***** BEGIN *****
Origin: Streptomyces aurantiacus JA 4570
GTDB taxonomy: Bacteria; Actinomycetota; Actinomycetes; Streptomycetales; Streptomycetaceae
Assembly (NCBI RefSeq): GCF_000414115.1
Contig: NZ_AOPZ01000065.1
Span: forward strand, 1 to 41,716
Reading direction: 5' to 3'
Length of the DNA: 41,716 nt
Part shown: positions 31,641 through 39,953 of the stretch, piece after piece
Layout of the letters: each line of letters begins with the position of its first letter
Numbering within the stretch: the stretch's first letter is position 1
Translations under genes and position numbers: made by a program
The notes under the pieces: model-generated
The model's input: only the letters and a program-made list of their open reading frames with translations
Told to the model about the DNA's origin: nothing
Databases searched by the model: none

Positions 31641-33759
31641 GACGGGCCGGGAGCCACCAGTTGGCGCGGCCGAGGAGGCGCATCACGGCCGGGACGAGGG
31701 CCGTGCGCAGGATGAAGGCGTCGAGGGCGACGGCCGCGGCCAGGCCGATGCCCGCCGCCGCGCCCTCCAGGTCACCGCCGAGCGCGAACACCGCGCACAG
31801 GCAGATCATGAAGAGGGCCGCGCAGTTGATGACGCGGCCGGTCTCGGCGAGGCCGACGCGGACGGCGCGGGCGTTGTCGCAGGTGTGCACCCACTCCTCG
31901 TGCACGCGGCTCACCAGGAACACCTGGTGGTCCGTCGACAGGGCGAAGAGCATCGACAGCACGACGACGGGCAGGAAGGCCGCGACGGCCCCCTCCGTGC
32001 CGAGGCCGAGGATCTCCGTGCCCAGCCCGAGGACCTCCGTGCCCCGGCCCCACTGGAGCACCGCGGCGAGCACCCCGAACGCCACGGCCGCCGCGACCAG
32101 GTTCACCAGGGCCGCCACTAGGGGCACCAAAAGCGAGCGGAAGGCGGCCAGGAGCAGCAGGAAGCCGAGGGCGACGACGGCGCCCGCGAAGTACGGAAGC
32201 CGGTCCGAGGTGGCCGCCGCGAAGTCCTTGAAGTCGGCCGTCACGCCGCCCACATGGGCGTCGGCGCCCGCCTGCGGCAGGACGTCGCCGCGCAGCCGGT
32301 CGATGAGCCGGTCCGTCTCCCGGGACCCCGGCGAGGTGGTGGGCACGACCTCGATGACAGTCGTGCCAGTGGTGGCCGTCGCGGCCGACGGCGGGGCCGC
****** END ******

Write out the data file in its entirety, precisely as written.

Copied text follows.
Origin: Streptomyces aurantiacus JA 4570
GTDB taxonomy: Bacteria; Actinomycetota; Actinomycetes; Streptomycetales; Streptomycetaceae
Assembly (NCBI RefSeq): GCF_000414115.1
Contig: NZ_AOPZ01000065.1
Span: forward strand, 1 to 41,716
Reading direction: 5' to 3'
Length of the DNA: 41,716 nt
Part shown: positions 31,641 through 39,953 of the stretch, piece after piece
Layout of the letters: each line of letters begins with the position of its first letter
Numbering within the stretch: the stretch's first letter is position 1
Translations under genes and position numbers: made by a program
The notes under the pieces: model-generated
The model's input: only the letters and a program-made list of their open reading frames with translations
Told to the model about the DNA's origin: nothing
Databases searched by the model: none

Positions 31641-33759
31641 GACGGGCCGGGAGCCACCAGTTGGCGCGGCCGAGGAGGCGCATCACGGCCGGGACGAGGG
31701 CCGTGCGCAGGATGAAGGCGTCGAGGGCGACGGCCGCGGCCAGGCCGATGCCCGCCGCCGCGCCCTCCAGGTCACCGCCGAGCGCGAACACCGCGCACAG
31801 GCAGATCATGAAGAGGGCCGCGCAGTTGATGACGCGGCCGGTCTCGGCGAGGCCGACGCGGACGGCGCGGGCGTTGTCGCAGGTGTGCACCCACTCCTCG
31901 TGCACGCGGCTCACCAGGAACACCTGGTGGTCCGTCGACAGGGCGAAGAGCATCGACAGCACGACGACGGGCAGGAAGGCCGCGACGGCCCCCTCCGTGC
32001 CGAGGCCGAGGATCTCCGTGCCCAGCCCGAGGACCTCCGTGCCCCGGCCCCACTGGAGCACCGCGGCGAGCACCCCGAACGCCACGGCCGCCGCGACCAG
32101 GTTCACCAGGGCCGCCACTAGGGGCACCAAAAGCGAGCGGAAGGCGGCCAGGAGCAGCAGGAAGCCGAGGGCGACGACGGCGCCCGCGAAGTACGGAAGC
32201 CGGTCCGAGGTGGCCGCCGCGAAGTCCTTGAAGTCGGCCGTCACGCCGCCCACATGGGCGTCGGCGCCCGCCTGCGGCAGGACGTCGCCGCGCAGCCGGT
32301 CGATGAGCCGGTCCGTCTCCCGGGACCCCGGCGAGGTGGTGGGCACGACCTCGATGACAGTCGTGCCAGTGGTGGCCGTCGCGGCCGACGGCGGGGCCGC